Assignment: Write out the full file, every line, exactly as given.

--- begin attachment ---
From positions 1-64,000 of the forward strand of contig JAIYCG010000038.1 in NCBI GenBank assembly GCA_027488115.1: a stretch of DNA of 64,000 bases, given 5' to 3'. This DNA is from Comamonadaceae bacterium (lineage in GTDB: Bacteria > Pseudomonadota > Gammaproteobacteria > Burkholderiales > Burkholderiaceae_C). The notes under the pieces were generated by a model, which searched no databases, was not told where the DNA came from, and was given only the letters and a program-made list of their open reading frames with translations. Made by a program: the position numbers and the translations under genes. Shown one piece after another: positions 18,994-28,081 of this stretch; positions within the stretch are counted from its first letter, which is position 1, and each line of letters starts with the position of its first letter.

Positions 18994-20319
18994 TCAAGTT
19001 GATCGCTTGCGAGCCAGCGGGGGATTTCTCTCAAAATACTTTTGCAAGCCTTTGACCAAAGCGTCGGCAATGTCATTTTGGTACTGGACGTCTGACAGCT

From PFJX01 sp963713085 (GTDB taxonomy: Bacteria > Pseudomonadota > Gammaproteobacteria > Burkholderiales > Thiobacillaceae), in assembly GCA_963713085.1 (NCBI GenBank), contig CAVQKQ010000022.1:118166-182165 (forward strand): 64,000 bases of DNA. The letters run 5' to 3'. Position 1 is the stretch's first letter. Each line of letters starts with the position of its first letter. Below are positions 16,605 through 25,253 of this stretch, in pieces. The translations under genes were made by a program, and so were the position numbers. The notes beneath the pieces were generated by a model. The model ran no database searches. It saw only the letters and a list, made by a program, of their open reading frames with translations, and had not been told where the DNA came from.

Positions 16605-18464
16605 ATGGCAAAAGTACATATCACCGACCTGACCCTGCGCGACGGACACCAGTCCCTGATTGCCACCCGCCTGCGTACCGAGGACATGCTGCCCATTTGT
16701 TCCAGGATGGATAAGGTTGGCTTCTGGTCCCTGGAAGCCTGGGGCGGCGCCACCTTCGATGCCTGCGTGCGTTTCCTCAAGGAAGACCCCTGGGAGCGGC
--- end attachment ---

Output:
From positions 1-64,000 of the forward strand of contig JAIYCG010000038.1 in NCBI GenBank assembly GCA_027488115.1: a stretch of DNA of 64,000 bases, given 5' to 3'. This DNA is from Comamonadaceae bacterium (lineage in GTDB: Bacteria > Pseudomonadota > Gammaproteobacteria > Burkholderiales > Burkholderiaceae_C). The notes under the pieces were generated by a model, which searched no databases, was not told where the DNA came from, and was given only the letters and a program-made list of their open reading frames with translations. Made by a program: the position numbers and the translations under genes. Shown one piece after another: positions 18,994-28,081 of this stretch; positions within the stretch are counted from its first letter, which is position 1, and each line of letters starts with the position of its first letter.

Positions 18994-20319
18994 TCAAGTT
19001 GATCGCTTGCGAGCCAGCGGGGGATTTCTCTCAAAATACTTTTGCAAGCCTTTGACCAAAGCGTCGGCAATGTCATTTTGGTACTGGACGTCTGACAGCT

From PFJX01 sp963713085 (GTDB taxonomy: Bacteria > Pseudomonadota > Gammaproteobacteria > Burkholderiales > Thiobacillaceae), in assembly GCA_963713085.1 (NCBI GenBank), contig CAVQKQ010000022.1:118166-182165 (forward strand): 64,000 bases of DNA. The letters run 5' to 3'. Position 1 is the stretch's first letter. Each line of letters starts with the position of its first letter. Below are positions 16,605 through 25,253 of this stretch, in pieces. The translations under genes were made by a program, and so were the position numbers. The notes beneath the pieces were generated by a model. The model ran no database searches. It saw only the letters and a list, made by a program, of their open reading frames with translations, and had not been told where the DNA came from.

Positions 16605-18464
16605 ATGGCAAAAGTACATATCACCGACCTGACCCTGCGCGACGGACACCAGTCCCTGATTGCCACCCGCCTGCGTACCGAGGACATGCTGCCCATTTGT
16701 TCCAGGATGGATAAGGTTGGCTTCTGGTCCCTGGAAGCCTGGGGCGGCGCCACCTTCGATGCCTGCGTGCGTTTCCTCAAGGAAGACCCCTGGGAGCGGC